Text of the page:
So at the moment your options seem rather bleak. Since it seems you have already spoken to a few agents, I will let more senior members of the forum help you out. But you should seriously look at Newzealand migration also. If you are an NZ citizen you have some other options for Australian citizenship. Remember, I am not saying you are eligible for NZ but it is something you should explore if you are REALLY eager about moving to Australia. Best of luck!!!

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Guest CazRoma3210

It is a minefield but thank you so much for taking the time to reply- this is definitely food for thought.

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If you did the conversion course in Australia, as things stand now, yes you would be eligible for a 176 visa (SA are sponsoring Primary School teachers currently), which is for all intents and purposes the same as a 175 (but is going through in about a month instead of a year currently). So as things stand this route would be a definate route to PR. However, as immigration rules change seemingly constantly imho I've always thought anything long term like training etc is not the best of plans if you would be devastated if the SOL or other rules changes, or have invested a lot of money. However the official reports they base the SOL lists on (I'm sorry I can't remember the name of them exactly) do say that teachers are an in need profession for the foreseeable future, which indicates that teaching will stay on the SOL (obviously, nothing is ever certain).

 

With regards to work - you are not limited to teaching once you have received your PR visa, so unless you are absolutely set on continuing teaching (and may well be thinking of leaving the profession for all we know - I know I am lol), this might also be helpful.

 

You are allowed to work on a student visa, only 20 hours a week, but minimum wage is higher in Australia (although rents are too), but it may be something to help with funds etc. And once you qualify you could get a positive skills assessment, do your 12 months work experience (if the course is only 1 year still though you would still have this from the UK though - if its a 2 year course you would have to either get a WHV (if eligible) or return to the UK to do your experience, then you could apply for the PR visa.

 

457 visas are tricky for teachers, as, especially Primary teachers, are not really in demand (especially in the populated areas) as one might believe and therefore they don't need to sponsor people - there are enough Aussie trained or already in the country teachers to fill most positions. From my understanding its pretty much like the Primary job situation in the UK - 200-400 teachers going for a single job.

 

NZ generally don't accept GTP either, although I have heard rumblings from a couple of places about people getting over there on one, but think there was some sort of conversion done in those as well - sorry to be a bit sketchy on that one, but its something to do more research on though (look into the TES Overseas teacher forum - there is a LOOOOOOONG NZ thread on there, and think there was something said on that a bit back).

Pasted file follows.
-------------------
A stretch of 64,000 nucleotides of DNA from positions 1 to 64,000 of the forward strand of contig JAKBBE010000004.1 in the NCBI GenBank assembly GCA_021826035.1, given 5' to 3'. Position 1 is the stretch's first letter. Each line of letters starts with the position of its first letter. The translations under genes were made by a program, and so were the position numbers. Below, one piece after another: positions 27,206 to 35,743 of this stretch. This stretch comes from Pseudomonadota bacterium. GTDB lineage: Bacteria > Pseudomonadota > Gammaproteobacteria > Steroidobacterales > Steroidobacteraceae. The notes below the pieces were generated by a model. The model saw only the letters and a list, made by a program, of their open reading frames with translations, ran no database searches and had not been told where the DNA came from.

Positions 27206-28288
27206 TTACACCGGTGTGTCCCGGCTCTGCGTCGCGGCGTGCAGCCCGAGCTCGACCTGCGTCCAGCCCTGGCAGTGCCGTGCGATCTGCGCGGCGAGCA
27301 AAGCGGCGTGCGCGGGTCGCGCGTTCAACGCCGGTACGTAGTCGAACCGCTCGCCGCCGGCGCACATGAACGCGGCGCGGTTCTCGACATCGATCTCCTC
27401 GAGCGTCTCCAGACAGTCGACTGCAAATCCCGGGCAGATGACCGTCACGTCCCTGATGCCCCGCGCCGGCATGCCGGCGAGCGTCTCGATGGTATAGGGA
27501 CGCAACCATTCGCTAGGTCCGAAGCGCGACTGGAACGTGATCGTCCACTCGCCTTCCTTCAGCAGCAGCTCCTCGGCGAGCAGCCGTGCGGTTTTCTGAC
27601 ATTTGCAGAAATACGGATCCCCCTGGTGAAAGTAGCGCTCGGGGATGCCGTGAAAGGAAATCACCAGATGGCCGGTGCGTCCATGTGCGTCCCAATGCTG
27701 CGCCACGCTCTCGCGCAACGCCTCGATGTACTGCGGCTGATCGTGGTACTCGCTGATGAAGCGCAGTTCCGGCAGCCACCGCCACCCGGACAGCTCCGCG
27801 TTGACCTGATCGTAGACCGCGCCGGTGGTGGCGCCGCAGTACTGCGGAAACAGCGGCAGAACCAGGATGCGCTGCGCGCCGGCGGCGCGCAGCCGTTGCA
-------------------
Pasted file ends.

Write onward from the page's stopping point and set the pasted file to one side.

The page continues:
Hope that all helps a bit - where there is a will there is a way :) Good luck :)


Moved on a 179 PR visa Feb 2012; Citizenship granted Jan 2016. Settled in Adelaide. Loving it and feel like everyday is paradise compared to life in the UK.

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Guest CazRoma3210

Wow- thanks ever so for your time and advice, I love this site! - Some rays of hope in here. If I retrain to teach in Australia I have been told I can retrain to be a secondary art and english literature teacher.. so maybe that will open up some more avenues for me. Sigh, yep I am determined- where there is a will there's a way but it wont be easy. Thanks again.

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If you are looking at teaching secondary school why not look at what you would need to do to get qualified as a work place trainer or educator within the VET sector that way at least you broaden your options and are not solely restricted to teaching within the school environment.

 

Else if you were to study in Oz with a view to gaining residency that way, I would pick a field of study that is regularly in demand and in which there seem to be constant shortages both in the cities and country areas. It seems to be well known that whilst there is a "shortage" of teachers, that "shortage" is mostly localised to more remote areas and that has problems if you have your own family as opportunities for them in those areas are limited.

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Guest CazRoma3210

Thank you for your reply-its all useful advice on here!

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Wow- thanks ever so for your time and advice, I love this site! - Some rays of hope in here. If I retrain to teach in Australia I have been told I can retrain to be a secondary art and english literature teacher.. so maybe that will open up some more avenues for me. Sigh, yep I am determined- where there is a will there's a way but it wont be easy. Thanks again.

What about doing a PGCE in Australia, still only a one year course, you could have a qualification in a year and get your skills assessed, I don't know if this is a possibility.


TRA passed 16/07/09 IELTS Passed overall band score 8.5, 176 visa application submitted 23/12/09, CO team 4 13/09/11. PCC's rec'd 21/10/11 Meds 25/10/2011 4 out of 5 meds finalised 04/11/11, Sophie's referred,All meds finalised 07/11/11 Visa Grant 07/11/11